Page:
Abramovich was acknowledging Chelsea had flaws by sacking Ancelotti and appointing Villas-Boas. And club officials were remaining calm amid what was perceived to be a gathering storm around their young manager.
Chelsea's squad has been in need of renewal in recent seasons. Villas-Boas may need years rather than months to complete it and his task must be viewed in that context.
Former Chelsea star Pat Nevin was an observer at Chelsea on Sunday and told BBC Sport: "It's pretty obvious what he is trying to do. Some people might call it naive but it is certainly positive. Chelsea do take chances, they will lose goals and they leave defenders isolated - but he does have a positive approach.
"Obviously there is talk about the squad needing a revamp but most clubs revamp their squad and they do it intelligently over a period of time. If you look at Chelsea's team in the first half against Liverpool, it looked like quite a few of the players might need to be involved in a revamp, but in the second half they were decent.
"Abramovich wants more than that, though. He wants a team to really compete for the Champions League and, at the moment, I am not convinced this is a team that will do that. It may well be that some of the personnel may have to be revamped, which will happen through natural wastage anyway.
"I actually think it's a really good squad. They were a goalpost away from winning the Champions League. The problem is those goalposts have been moved by Barcelona in that competition and Manchester City have come through in the Premier League."
The ability of Liverpool, as well as QPR and Arsenal, to trouble Chelsea in recent weeks underscored some ominous signs. The sturdy spine of Chelsea's past successes is finally weakening.
John Terry and Ashley Cole have been in desperately uneven form this season - and Sunday was no exception. The pair were vulnerable to the movement and pace of Luis Suarez and Craig Bellamy, while keeper Petr Cech's uncertain moments now appear with increasing regularity.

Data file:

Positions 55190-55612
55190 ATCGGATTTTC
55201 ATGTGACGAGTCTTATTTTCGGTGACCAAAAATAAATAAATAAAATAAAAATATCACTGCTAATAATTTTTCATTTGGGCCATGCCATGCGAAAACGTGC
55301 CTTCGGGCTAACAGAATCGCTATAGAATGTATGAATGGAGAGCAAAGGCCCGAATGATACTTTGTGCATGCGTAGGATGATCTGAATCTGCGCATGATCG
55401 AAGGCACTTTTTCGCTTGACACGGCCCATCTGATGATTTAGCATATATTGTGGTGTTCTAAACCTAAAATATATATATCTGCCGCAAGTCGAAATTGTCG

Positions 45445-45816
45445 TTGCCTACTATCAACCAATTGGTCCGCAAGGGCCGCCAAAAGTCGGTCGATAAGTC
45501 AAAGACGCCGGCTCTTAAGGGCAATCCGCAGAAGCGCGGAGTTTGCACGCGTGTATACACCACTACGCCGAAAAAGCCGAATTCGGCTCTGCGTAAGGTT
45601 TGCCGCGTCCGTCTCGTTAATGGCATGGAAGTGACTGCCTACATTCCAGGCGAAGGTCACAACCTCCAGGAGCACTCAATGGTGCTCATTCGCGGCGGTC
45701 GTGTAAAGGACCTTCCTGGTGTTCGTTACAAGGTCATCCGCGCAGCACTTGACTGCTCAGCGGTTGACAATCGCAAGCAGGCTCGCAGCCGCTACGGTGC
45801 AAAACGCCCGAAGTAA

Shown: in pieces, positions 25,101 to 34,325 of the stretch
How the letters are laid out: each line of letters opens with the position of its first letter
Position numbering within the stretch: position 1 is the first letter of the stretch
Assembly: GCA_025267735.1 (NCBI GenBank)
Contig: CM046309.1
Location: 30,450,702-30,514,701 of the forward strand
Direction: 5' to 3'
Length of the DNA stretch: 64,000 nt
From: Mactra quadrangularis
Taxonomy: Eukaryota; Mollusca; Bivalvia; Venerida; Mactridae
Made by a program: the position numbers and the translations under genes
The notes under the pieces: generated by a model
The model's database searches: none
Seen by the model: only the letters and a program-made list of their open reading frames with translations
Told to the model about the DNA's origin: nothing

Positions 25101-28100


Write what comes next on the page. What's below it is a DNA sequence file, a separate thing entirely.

Frank Lampard, though still a strong influence, is in the twilight of his career. And while it is always dangerous to roll the credits on a player of Didier Drogba's quality, the old powerhouse is looking like a spent force.
For all Fernando Torres' qualities, and I remain an admirer, he is looking lost again at Chelsea, while David Luiz, the other January signing, was a mess of indiscipline against Liverpool. He marches to the beat of a different drum and leaves Chelsea's entire defence out of step, perhaps making the unease of Terry and Cole understandable.
Chelsea remain a serviceable top-tier Premier League team, but not one that will bring Abramovich his goal of the Champions League or even another title in its current guise and position.
And while Villas-Boas made his name on the back of winning the Europa League, he will know he must not take Chelsea anywhere near that competition on Abramovich's watch.
Villas-Boas has arrived at the time when these big changes must be made. He has bought well in Juan Mata, while Raul Meireles may yet prove a wise purchase.
He will also need to oversee the filtering of a new generation of talent into Chelsea's side, with Oriol Romeu, Romelu Lukaku, Daniel Sturridge and Josh McEachran among those hoping to graduate permanently.
This is all part of the challenge facing Villas-Boas, whose body language spoke of a man in the mood to accept it. Now Chelsea and Abramovich must hold steady and wait to discover if his plans come to fruition.